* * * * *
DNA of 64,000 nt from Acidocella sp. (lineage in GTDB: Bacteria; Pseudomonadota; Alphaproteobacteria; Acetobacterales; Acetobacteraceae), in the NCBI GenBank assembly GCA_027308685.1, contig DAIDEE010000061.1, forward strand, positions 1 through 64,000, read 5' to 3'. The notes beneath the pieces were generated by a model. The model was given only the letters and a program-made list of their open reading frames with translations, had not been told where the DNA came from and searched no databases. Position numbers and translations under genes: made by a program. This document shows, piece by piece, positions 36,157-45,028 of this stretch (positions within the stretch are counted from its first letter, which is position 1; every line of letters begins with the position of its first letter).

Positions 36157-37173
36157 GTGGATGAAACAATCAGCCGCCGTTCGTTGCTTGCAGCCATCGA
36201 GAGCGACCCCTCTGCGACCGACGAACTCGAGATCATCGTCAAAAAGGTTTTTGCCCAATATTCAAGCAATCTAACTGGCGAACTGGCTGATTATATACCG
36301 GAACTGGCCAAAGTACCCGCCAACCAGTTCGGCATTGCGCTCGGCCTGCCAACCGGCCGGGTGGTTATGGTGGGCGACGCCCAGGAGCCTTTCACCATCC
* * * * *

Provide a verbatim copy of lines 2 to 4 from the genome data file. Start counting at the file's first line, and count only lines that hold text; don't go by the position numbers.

Positions 36157-37173
36157 GTGGATGAAACAATCAGCCGCCGTTCGTTGCTTGCAGCCATCGA
36201 GAGCGACCCCTCTGCGACCGACGAACTCGAGATCATCGTCAAAAAGGTTTTTGCCCAATATTCAAGCAATCTAACTGGCGAACTGGCTGATTATATACCG